Common Core is a controversial topic among parents, internet-users, and politicians. It seems that people enjoy talking about Common Core math, especially. I have seen the link on Facebook that has been posted and reposted about the Common Core homework sheet. There is also the story that has been posted and reposted called, "5 Reasons Not To Share That Common Core Math Sheet." It seems everyone has their opinion. As a teacher, I have my opinion too. I am no expert, but I do teach Common Core math everyday to twenty-six second graders. Like other things, there are parts of Common Core math that I like and parts I dislike. But my experience is that, compared to previous years, students are learning, growing, and gaining a deeper mathematical understanding.

The students I have this year are students who have been taught the Common Core standards since kindergarten. This is the first group of students who will not have gaps in their instruction because they have had consistency for almost 2 and a half years. What I have seen from my students is a solid understanding of foundational math skills, and I think they are very well-prepared for the more advanced skills that they will learn in later grades.

Here are some examples that show that seven year olds CAN explain their thinking, and they CAN do what we are asking them to do. (Remember, though, that they are still children and their answers are not perfect...but why would we want them to be?!)

The students I have this year are students who have been taught the Common Core standards since kindergarten. This is the first group of students who will not have gaps in their instruction because they have had consistency for almost 2 and a half years. What I have seen from my students is a solid understanding of foundational math skills, and I think they are very well-prepared for the more advanced skills that they will learn in later grades.

Here are some examples that show that seven year olds CAN explain their thinking, and they CAN do what we are asking them to do. (Remember, though, that they are still children and their answers are not perfect...but why would we want them to be?!)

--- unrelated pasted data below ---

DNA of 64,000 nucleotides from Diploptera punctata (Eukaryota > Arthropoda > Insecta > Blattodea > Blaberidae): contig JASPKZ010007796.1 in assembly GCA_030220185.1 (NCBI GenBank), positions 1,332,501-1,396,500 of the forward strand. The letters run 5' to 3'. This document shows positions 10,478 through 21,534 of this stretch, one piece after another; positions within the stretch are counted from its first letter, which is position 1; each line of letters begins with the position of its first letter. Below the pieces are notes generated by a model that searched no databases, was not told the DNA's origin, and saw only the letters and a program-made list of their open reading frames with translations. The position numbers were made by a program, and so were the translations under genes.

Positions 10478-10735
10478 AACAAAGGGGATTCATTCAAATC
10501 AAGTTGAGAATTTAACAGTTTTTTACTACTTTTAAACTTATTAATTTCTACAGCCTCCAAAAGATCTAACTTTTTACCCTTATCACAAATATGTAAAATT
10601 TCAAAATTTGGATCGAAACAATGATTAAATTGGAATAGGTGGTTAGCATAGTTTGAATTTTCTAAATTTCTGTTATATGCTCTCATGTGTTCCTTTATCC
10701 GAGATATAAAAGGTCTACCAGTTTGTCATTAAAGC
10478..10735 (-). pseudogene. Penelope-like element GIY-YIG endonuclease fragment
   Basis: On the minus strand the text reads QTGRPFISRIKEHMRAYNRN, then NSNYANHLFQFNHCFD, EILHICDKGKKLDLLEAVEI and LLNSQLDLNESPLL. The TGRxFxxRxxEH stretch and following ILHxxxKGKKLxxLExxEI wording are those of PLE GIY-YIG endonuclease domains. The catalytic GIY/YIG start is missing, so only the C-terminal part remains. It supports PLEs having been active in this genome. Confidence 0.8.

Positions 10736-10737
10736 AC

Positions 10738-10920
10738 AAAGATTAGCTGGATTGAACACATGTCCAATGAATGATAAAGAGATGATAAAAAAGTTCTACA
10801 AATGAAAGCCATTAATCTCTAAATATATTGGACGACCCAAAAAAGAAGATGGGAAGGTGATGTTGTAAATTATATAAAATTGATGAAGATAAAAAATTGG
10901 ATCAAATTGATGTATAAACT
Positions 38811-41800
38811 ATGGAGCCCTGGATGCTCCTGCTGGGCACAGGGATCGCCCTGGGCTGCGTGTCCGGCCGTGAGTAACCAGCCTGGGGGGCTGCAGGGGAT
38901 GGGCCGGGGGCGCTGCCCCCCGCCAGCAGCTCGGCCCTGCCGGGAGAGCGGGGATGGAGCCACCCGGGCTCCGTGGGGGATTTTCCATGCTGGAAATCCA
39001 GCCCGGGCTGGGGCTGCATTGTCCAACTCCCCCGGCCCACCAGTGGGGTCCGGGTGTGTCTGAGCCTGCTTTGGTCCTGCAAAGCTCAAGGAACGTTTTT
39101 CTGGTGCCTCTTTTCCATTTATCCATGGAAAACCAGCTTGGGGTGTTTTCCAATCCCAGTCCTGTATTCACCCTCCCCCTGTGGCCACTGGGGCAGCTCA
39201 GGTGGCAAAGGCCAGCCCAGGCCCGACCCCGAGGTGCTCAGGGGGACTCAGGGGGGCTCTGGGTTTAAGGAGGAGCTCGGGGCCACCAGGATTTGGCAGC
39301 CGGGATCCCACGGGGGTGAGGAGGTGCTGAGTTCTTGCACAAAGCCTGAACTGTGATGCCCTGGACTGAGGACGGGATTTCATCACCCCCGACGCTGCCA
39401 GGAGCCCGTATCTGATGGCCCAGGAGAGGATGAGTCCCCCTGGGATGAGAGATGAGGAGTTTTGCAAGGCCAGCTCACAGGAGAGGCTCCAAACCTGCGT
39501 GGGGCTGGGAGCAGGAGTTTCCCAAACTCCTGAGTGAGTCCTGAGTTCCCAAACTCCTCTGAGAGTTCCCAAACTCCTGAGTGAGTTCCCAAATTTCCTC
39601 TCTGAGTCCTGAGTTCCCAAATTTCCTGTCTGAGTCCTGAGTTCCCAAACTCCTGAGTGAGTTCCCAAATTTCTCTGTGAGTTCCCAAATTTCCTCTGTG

This says, "Both numbers have the same numbers in them except the numbers are not in the same place. James has more cars because in 150, the one represents 100 and the 5 represents 50 and the 0 represents 0. But in 105, the one represents 100 and the 0 represents 0 and the 5 represents 5 and I know that 150 is greater than 105."

The first one says, "It's true because in standard form, 2 hundreds and 4 ones is 204."

The next one: "It's true because in standard form 2 hundreds, 6 tens, and 4 ones is 264 and 624 is more."

The next one: "It's true because in standard form 2 hundreds, 6 tens, and 4 ones is 264 and 624 is more."

"Jack was right because in 105 in expanded form is 100+5. In expanded form 150 is 100+50 so it's more than 5 so it's 45 more than 105."

"Value of 7 (in 75) is 70. Value of 4 (in 412) is 400. Both values are 300. The value of the 81(in 818) is 810."

"No, 399 is 10 more than 389 not 100 more. 100 more is 489."

"300 is greater than 245 because 3 hundreds is greater than 245 and the value of 3 hundreds is the number 300. And I know 300 is greater than 245."

Yes, I think these kids are impressive, but that isn't the point. The point is that if you are a parent and find yourself feeling opposed to Common Core math, maybe your child's teacher or principal can help you understand its purpose. If you are an internet-user who opposed to Common Core, remember that you can't believe everything you read about it. And if you are a politician who is opposed to Common Core, visit a classroom to see how it is used and talk to teachers and students about its benefits before forming your final opinion.

Yes, I think these kids are impressive, but that isn't the point. The point is that if you are a parent and find yourself feeling opposed to Common Core math, maybe your child's teacher or principal can help you understand its purpose. If you are an internet-user who opposed to Common Core, remember that you can't believe everything you read about it. And if you are a politician who is opposed to Common Core, visit a classroom to see how it is used and talk to teachers and students about its benefits before forming your final opinion.